Now, don't get me wrong. I fully believe that every parent has a different journey. I believe that all of us were "given" a child with Down syndrome for different reasons, despite the fact that sometimes its difficult to completely grasp what exactly those reasons are. And I totally get that our kids are not all the stereotypical angels full of nothing but sunshine and never ending joy. I live myself with a very real two year old hellion, who has the most magical smile, but who can also go from sweetness and light to a biting, kicking, smacking, temper tantrum throwing heathen in the blink of an eye.
No one wants to hand their 13 lb six month old over for open heart surgery. No parent wants to sit in a waiting room for 8 hours, jumping every time a nurse or a doctor passes by, waiting impatiently for the news that all is well yet fearing the opposite. No parent in their right mind would choose that for their child, or themselves. However, having walked that path, I can say without a single shred of doubt that those hours in surgery, the painstaking process of repairing a tiny heart which would not have continued to beat without those surgeon's hands, without that ordeal, without the painful and long recovery filled with set backs, none of us, including Liddy, would be the same people we are today.
No one wants to watch their child struggle through hours of therapy to do the things that other children do without careful consideration and tons of practice. We work UP to major tasks that come so easily to other babies, younger than she is. I wouldn't have chosen this for her...However, it was the life given to us and her drive, her stubbornness, her sassy attitude give her the motivation to try hundreds of times if that's what it takes...and it makes the accomplishing that much sweeter. I've been the mom of a typical developing toddler and I can guarantee that, although the accomplishments were exactly the same milestones met, those accomplishments were, while causes for joy, never celebrated the way they are now. Maybe that makes me less of a mother to my son than I am to my daughter in your eyes. In my eyes, it was all a matter of simply lacking the perspective I have now.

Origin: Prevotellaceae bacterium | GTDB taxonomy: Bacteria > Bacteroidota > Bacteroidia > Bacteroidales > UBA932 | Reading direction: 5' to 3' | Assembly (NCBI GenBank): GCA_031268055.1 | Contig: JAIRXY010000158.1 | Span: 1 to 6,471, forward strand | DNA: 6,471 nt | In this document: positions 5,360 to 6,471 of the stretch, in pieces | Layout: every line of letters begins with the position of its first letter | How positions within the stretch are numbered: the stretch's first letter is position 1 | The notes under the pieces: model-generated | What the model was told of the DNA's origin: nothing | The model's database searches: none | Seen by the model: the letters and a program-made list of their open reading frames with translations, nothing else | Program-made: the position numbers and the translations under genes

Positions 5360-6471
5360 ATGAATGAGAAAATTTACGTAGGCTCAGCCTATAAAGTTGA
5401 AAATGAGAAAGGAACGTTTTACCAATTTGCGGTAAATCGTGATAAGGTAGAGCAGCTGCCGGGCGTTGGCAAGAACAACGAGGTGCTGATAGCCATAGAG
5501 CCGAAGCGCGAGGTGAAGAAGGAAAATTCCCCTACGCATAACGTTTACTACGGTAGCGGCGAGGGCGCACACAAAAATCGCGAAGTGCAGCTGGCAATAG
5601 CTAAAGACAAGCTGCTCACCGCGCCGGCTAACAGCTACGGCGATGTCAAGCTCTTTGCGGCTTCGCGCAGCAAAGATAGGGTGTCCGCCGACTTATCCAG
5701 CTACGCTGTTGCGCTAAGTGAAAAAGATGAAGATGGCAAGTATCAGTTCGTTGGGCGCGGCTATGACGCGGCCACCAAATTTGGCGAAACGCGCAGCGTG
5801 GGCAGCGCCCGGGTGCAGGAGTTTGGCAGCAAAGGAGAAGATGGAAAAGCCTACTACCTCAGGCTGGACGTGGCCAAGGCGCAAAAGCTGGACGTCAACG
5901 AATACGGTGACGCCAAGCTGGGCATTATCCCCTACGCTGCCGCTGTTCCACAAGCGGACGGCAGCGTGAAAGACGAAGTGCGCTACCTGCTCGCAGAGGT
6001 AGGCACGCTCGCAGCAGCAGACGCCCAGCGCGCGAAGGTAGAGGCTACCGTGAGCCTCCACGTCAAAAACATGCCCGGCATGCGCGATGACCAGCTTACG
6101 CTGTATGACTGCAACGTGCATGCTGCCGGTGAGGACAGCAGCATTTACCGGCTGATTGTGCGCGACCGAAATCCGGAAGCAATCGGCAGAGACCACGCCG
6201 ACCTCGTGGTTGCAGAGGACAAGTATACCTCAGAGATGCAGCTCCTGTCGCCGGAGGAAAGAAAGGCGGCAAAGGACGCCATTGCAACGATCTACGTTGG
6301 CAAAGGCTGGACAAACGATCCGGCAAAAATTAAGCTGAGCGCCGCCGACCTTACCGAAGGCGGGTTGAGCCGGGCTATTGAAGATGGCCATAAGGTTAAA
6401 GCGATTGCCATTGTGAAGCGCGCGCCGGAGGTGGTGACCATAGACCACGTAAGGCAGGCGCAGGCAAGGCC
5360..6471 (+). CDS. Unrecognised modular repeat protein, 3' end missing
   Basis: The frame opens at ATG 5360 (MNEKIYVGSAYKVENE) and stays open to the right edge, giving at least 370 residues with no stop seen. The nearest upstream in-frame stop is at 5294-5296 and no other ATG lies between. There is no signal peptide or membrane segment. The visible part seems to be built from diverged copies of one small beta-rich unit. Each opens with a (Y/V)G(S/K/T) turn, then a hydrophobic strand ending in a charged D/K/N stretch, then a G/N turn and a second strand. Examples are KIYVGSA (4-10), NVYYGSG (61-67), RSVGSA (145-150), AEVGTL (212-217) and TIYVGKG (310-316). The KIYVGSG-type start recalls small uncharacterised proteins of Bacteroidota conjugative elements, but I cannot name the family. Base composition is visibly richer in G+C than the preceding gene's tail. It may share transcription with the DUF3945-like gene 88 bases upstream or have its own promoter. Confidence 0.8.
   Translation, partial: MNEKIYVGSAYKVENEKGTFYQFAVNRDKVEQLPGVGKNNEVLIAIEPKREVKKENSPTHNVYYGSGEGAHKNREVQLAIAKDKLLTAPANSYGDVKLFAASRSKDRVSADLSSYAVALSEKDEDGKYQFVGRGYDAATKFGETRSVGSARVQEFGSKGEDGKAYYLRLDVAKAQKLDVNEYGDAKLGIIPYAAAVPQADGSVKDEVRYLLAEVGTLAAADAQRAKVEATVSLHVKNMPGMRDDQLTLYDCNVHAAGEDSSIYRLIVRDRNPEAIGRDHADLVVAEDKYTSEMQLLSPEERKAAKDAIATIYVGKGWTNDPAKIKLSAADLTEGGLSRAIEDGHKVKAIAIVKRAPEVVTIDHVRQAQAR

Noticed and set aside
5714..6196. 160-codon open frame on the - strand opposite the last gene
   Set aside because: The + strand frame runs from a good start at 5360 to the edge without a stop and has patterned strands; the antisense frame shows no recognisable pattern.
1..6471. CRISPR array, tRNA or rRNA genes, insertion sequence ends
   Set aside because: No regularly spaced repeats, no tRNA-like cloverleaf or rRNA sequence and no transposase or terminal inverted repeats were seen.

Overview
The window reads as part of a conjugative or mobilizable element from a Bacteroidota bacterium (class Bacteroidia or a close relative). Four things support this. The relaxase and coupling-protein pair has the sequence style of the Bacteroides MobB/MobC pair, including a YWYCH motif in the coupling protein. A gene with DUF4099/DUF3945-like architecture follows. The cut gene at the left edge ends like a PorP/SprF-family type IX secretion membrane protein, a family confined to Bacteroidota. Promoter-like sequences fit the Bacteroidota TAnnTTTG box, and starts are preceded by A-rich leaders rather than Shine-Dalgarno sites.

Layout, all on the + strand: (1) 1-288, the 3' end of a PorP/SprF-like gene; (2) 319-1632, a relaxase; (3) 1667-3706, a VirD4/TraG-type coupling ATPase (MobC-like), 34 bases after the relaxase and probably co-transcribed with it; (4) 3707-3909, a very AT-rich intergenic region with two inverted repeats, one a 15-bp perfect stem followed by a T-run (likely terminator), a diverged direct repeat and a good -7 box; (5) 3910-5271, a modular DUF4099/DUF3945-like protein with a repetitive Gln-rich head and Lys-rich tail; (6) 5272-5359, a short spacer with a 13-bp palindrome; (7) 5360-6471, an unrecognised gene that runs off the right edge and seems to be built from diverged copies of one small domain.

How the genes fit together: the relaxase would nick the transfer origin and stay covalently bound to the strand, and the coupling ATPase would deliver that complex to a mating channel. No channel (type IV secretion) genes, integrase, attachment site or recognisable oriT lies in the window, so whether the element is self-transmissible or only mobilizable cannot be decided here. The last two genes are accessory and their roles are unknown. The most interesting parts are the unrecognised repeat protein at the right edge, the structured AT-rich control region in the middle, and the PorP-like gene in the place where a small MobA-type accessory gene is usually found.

No one wants their child to be stared at, made fun of, or hurt. I choose to believe (and more often than not, I'm right) that Liddy gets stares where ever we go because, let's face it. She's gorgeous. She's captivating. There's a magical quality within her that makes people every where stop and gather near her for just a glimpse of her heart stopping smile or a bright bubbly "hi".
That's, again, part of who she is...the precious imp with the alabaster skin of her great-great grandma, with the big blue eyes of her mama, with the same nose and mouth as her brother but with a smile entirely of her own. Will she have her feelings hurt at some point in her life? More than likely. Just as more than likely some day some little punk is going to tease her for the very thing I revere so much in her, her uniqueness. But I hope, with all of my heart, that the self confidence and acceptance of herself that we are fostering in her now will carry her through those hard times. And if not, then she will always have her mama to cuddle her and remind her how very much she is loved. For exactly who she is, Down syndrome and all.
So with all that being said, I agree to respectfully disagree with the author who believes that her child isn't a gift from God. It's completely within your rights to believe that. As for me, I fully believe that my child is. One given to teach me, and so many others, lessons we never even knew we needed to learn before her existence. And for every single thing she has taught me...patience, unconditional love, confidence, pure unadulterated joy, heart ache, faith, tenacity, and the power of God's infinite grace....I am immensely thankful.